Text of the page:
How can anyone be unhappy about the International Criminal Court’s indictment of President Omar al-Bashirs of Sudan?
From the San Francisco Chronicle:
President Omar al-Bashir of Sudan has finally earned his day of infamy: On March 4, he became the first sitting head of state to be indicted for war crimes and crimes against humanity by the fledgling International Criminal Court . He joins Slobodan Milosevic of Yugoslavia, Charles Taylor of Liberia, and Jean Kambanda of Rwanda as heads of state subject to international justice for their international crimes. The fact that al-Bashir – sitting at the apex of a corrupt and brutally repressive state – is being prosecuted internationally is more important than the outcome of any particular charge in the indictment. [more]
Well, some in the human rights community are not so happy and for good reason:
… at least five of the NGOs asked to leave Sudan have been UNHCR implementing partners carrying out important humanitarian programmes in Darfur but also Blue Nile State and Khartoum State. So it is noteworthy that this could have an impact not only on Darfur, but on vulnerable people elsewhere in the country.
We also have to be concerned at the possible implications this could have more broadly in the region. Our experience shows that when vulnerable populations are unable to get the help they need, they go elsewhere in search of protection and assistance. If food can’t get through to people, for example, then those people will soon suffer and have to look elsewhere.
With some 4.7 million Sudanese – including 2.7 million internally displaced – already receiving assistance in Darfur, we are very concerned over the prospect of new population movements in the region should the fragile aid lifeline inside Sudan be disrupted. There are also 40,000 Chadian refugees in West Darfur.
Our work for internally displaced people as part of the UN team in Darfur has helped IDPs stay as close to home as possible while also relieving pressure on neighbouring Chad, where UNHCR and its partners are already caring for nearly 250,000 refugees from Darfur in a string of 12 remote camps spread over 600 kms near the Sudan border. These isolated camps and the remote communities surrounding them are already struggling to provide the basics needed to sustain 250,000 refugees. In addition, there are some 180,000 internally displaced persons in eastern Chad.
Any influx to Chad would be an additional challenge for UNHCR and other humanitarian agencies because of ongoing insecurity and instability in the country, as well as limited resources such as water.
Moral victories can’t be celebrated by people who are starving to death and dying of thirst.
Others think Western support is simply hypocritical:
Criminals, including international ones, must be put behind bars, but the world is known to have put off justice “in the name of peace.” Unfortunately, this tolerance allows many people, in particular in conflict-ridden Africa and Asia, to think they should wait, close their eyes to crimes, unless they want to face difficult “consequences.”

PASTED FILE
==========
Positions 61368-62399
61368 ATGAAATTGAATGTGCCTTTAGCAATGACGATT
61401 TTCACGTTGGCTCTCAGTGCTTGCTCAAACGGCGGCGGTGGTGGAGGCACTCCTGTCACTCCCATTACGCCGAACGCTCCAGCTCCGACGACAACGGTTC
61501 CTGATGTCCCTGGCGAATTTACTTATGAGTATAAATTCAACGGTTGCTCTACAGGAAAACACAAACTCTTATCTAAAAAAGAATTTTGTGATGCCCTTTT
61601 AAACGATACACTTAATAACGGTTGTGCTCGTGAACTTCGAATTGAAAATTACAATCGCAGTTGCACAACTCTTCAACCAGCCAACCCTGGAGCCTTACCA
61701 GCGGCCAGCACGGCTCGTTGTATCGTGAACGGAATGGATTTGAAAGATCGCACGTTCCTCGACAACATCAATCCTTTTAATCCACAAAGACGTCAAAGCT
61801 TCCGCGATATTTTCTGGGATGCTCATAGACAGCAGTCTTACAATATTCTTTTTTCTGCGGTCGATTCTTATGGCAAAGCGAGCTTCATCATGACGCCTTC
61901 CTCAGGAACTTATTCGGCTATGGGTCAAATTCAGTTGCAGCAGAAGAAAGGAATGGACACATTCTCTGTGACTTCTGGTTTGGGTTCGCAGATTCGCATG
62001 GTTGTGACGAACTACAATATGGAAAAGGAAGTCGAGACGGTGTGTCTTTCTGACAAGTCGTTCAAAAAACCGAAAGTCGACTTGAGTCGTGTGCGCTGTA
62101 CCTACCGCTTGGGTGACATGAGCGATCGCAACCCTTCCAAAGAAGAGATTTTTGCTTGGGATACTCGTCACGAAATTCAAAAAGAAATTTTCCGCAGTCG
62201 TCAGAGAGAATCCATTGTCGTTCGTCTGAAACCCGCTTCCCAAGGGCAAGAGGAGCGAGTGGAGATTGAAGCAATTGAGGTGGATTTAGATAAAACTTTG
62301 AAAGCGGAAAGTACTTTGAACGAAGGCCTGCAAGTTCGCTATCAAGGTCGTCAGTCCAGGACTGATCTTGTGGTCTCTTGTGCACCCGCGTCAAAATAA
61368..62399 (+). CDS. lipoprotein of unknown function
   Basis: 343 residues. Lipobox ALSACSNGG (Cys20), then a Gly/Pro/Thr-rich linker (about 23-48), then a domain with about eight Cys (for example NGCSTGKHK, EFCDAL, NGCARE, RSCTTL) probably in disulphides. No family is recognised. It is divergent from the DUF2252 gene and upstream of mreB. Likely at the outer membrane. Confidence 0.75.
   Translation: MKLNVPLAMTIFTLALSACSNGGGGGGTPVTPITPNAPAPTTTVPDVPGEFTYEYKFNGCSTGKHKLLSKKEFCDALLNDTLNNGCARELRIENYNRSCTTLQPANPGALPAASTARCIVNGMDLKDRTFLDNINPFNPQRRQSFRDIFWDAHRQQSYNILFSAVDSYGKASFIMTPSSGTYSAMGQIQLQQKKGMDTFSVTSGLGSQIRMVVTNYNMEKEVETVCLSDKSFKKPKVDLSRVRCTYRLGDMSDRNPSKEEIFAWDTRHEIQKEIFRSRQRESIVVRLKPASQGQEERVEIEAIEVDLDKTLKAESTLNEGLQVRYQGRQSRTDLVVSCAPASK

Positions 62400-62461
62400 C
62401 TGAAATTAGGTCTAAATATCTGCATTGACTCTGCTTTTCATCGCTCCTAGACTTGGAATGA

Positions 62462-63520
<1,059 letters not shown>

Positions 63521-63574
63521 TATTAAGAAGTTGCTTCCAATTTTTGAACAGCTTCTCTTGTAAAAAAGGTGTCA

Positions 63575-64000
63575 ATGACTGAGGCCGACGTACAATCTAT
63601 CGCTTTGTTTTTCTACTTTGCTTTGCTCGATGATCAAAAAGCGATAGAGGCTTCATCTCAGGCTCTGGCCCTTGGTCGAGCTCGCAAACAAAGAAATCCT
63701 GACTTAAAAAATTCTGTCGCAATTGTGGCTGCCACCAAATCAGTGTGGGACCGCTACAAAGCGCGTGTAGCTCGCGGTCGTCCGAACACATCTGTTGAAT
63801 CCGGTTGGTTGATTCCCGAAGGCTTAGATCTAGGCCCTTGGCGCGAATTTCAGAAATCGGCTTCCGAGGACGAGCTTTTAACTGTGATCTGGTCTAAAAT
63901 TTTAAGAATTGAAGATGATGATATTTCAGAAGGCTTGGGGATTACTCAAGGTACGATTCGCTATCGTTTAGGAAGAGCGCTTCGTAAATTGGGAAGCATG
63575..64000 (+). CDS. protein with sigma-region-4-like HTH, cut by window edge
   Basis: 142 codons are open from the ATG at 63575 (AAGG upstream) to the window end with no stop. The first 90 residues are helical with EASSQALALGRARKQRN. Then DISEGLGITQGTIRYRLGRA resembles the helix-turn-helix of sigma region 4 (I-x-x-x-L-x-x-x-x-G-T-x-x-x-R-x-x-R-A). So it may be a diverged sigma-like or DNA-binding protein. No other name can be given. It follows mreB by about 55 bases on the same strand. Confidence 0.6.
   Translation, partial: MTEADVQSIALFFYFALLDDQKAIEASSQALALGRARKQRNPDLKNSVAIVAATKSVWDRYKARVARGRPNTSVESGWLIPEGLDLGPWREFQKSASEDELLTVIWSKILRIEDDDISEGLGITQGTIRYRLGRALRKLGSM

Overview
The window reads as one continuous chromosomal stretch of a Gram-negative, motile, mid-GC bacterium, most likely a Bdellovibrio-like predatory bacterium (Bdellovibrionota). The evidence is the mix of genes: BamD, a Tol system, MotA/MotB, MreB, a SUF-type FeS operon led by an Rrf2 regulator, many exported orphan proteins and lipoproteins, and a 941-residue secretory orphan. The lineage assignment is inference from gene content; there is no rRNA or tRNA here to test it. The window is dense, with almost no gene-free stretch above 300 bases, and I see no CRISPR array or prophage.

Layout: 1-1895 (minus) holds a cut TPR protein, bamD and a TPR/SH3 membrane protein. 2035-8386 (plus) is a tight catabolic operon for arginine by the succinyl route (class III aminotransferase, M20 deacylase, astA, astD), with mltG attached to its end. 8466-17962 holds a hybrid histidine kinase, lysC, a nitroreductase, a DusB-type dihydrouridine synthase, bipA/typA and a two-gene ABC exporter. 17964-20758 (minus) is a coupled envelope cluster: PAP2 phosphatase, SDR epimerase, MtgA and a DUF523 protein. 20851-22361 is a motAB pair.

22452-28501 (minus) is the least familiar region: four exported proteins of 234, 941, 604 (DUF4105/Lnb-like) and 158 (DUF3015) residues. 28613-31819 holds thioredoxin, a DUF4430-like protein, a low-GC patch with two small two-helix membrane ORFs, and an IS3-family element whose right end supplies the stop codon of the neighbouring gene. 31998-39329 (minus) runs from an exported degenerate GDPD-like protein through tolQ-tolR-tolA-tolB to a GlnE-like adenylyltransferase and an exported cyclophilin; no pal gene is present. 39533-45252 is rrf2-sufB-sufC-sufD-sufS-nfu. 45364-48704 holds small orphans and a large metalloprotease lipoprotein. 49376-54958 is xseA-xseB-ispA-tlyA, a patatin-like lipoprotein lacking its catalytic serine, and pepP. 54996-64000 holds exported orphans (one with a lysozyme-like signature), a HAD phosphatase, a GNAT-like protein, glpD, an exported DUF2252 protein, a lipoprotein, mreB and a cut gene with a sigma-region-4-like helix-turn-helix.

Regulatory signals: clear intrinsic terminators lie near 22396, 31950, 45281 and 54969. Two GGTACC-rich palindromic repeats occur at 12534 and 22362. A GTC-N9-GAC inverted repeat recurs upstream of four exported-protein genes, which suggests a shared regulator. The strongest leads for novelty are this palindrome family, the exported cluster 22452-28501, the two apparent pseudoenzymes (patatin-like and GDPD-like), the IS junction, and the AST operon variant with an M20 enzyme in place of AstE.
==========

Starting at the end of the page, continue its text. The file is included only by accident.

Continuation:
This faulty reasoning is based on confrontation between the ethics of principles and the ethics of consequences. But it cannot be abandoned outright because it developed long ago and has become a fixture in international relations. All major players in the West use it selectively, when and if it suits them, which is unfair.
UPDATE: Hmmmmmm. From Rob Crilly at the Al Salaam Camp, North Darfur –
Aid officials warn that a humanitarian emergency is in danger of becoming a disaster. The move has put the supply of food to 1.1 million people in doubt, as the UN’s World Food Programme scrambles to find lorries to deliver sacks of grain. It had been using four of the expelled charities to get food to people in need. Outside the hospital – run by the International Rescue Committee until it was ordered out – a mother brushed flies from the face of her daughter. “My baby is sick,” Fatima Abdulrahmen said. “She has a fever and I brought her here and now I don’t know what to do. Who will help me now?”
The people who should be helping – the staff of 13 international charities including Oxfam, Médicins sans Frontières and Care – were boarding flights to the capital, Khartoum.
In El Fasher, capital of North Darfur, government officials began the process of seizing millions of pounds in assets belonging to the charities. Men with dark glasses and clipboards arrived at the Oxfam office to begin itemising equipment. They left with laptops, desktop computers and satellite phones, choking off communication. There was a similar scene at the French agency Action Contre La Faim. “We are due to start distributing food to the camps in a fortnight,” one worker said. “Who else is going to do this and stop people starving? Words cannot describe what is happening.”
Charities reported that their bank accounts were being frozen. Doctors with Médicins sans Frontières were trying to contain two deadly outbreaks of meningitis before being expelled. Their clinics have closed.
It’s all here